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NPR

A Different Road To Work, Bypassing College Dreams

With college costs rising and student debt mounting, some high school graduates in Charlotte, N.C., are opting for an alternative route: European-style apprenticeships. One straight-A student has shifted her sights from an international relations degree to becoming an engineer.
NPR

Facebook Reports Net Loss After Bumpy IPO

Facebook reported a net loss for the second quarter in its first earnings report since a bumpy initial public offering. The company's share price has fallen sharply since the first day of trading. Audie Cornish speaks with Steve Henn.
NPR

Facebook Narrowly Beats Revenue Expectations; Market Isn't Impressed

The company released its first earnings report as a publically traded company Thursday.
NPR

The Disagreement Behind Our Economic Platform

Getting economists of different stripes to agree on Planet Money's six policy proposals wasn't easy — and panel member Dean Baker says the disagreements matter.
NPR

Jobless Claims Drop, Previous Week's Increase Erased

The decline was a surprise. Economists say the Labor Department has been having difficulty applying "seasonal adjustments" to the figures because of changes in the timing of annual shutdowns at auto plants.
NPR

In Drought-Stricken Midwest, It's Fodder Vs. Fuel

As the drought continues to afflict the nation's corn belt, hog and chicken farmers are competing with ethanol factories for scarce and increasingly expensive corn. Meat producers say it's not a fair competition, because government rules call for a minimum level of ethanol production, no matter what the cost. They're campaigning for a suspension of those rules.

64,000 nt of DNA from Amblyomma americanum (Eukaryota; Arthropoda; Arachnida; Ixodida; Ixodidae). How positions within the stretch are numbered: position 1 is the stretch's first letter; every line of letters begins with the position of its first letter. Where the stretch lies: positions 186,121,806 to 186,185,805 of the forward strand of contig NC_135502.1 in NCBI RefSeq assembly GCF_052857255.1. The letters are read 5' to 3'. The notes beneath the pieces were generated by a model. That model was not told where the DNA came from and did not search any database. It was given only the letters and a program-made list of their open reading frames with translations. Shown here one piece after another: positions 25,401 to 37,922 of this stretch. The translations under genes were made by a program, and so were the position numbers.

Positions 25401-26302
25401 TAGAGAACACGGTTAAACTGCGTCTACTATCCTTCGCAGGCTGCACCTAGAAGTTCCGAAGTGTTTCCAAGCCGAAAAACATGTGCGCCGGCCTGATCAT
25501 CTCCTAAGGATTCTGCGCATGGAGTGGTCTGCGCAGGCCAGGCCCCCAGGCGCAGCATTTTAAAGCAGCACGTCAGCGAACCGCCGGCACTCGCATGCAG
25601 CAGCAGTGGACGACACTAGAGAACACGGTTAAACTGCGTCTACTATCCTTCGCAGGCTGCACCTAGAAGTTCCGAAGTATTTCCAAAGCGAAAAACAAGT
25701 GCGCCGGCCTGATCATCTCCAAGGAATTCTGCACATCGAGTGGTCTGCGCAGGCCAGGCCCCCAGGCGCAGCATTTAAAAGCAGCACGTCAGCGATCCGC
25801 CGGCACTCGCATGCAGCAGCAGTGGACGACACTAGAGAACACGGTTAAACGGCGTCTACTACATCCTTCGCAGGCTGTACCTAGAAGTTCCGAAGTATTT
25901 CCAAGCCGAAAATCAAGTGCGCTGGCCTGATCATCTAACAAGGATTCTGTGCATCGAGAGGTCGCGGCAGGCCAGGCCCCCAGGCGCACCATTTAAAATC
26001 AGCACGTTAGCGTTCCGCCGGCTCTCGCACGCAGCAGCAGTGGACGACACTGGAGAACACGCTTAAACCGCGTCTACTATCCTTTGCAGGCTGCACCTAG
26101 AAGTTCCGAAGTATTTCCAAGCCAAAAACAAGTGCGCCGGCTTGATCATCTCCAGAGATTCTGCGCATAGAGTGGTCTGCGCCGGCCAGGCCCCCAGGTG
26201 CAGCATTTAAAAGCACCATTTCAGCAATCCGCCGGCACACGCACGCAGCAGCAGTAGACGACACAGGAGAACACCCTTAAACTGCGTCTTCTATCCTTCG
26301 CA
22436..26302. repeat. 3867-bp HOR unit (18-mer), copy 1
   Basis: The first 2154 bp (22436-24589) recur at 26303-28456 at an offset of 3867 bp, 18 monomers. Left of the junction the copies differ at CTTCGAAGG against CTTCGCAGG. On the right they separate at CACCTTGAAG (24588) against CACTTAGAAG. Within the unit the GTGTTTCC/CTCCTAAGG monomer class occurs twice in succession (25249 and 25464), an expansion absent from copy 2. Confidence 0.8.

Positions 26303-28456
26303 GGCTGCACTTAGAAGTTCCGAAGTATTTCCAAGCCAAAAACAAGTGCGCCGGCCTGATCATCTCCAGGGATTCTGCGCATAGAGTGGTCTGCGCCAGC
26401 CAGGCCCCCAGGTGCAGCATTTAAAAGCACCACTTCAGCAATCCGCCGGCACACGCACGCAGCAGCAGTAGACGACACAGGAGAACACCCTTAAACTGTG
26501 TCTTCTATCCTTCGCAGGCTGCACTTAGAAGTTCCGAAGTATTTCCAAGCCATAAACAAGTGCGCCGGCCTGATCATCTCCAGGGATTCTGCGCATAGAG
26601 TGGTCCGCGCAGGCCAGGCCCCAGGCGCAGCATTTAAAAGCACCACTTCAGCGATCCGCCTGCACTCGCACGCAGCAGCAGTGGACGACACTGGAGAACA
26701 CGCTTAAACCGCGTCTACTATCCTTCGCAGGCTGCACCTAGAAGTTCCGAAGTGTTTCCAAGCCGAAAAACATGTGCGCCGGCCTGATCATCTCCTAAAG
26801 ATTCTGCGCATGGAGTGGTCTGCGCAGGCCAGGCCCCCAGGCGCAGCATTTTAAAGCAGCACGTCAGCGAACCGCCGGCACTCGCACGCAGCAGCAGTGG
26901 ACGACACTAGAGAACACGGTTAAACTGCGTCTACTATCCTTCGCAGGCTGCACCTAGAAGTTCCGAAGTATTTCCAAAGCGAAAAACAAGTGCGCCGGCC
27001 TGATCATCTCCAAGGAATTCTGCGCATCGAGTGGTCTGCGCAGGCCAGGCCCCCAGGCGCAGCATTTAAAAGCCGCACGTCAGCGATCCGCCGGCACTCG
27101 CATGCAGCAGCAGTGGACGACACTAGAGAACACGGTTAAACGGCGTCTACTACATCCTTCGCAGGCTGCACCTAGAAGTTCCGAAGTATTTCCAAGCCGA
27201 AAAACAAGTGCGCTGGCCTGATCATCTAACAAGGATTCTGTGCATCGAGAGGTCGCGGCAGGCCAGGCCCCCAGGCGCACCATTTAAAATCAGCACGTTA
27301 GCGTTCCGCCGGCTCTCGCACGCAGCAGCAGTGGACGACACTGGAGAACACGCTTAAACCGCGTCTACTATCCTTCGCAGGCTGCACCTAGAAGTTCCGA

NPR

Ichiro Fans In Japan Scramble For Yankees Gear

Ichiro Suzuki's move from the Seattle Mariners to the New York Yankees seems to be popular with his fans back in Japan — even though they now have to dash out and buy new memorabilia with the Yankees logo to show their support.
NPR

Church Steeples Doubling As Cellphone Towers

Cellphone carriers are having a hard time finding places to build new towers, so they're making deals with churches to put antennas in steeples. The Baltimore Sun reports that the churches get more than $1,000 a month for each antenna. A half-dozen congregations in the Baltimore area have now leased out their bell towers.

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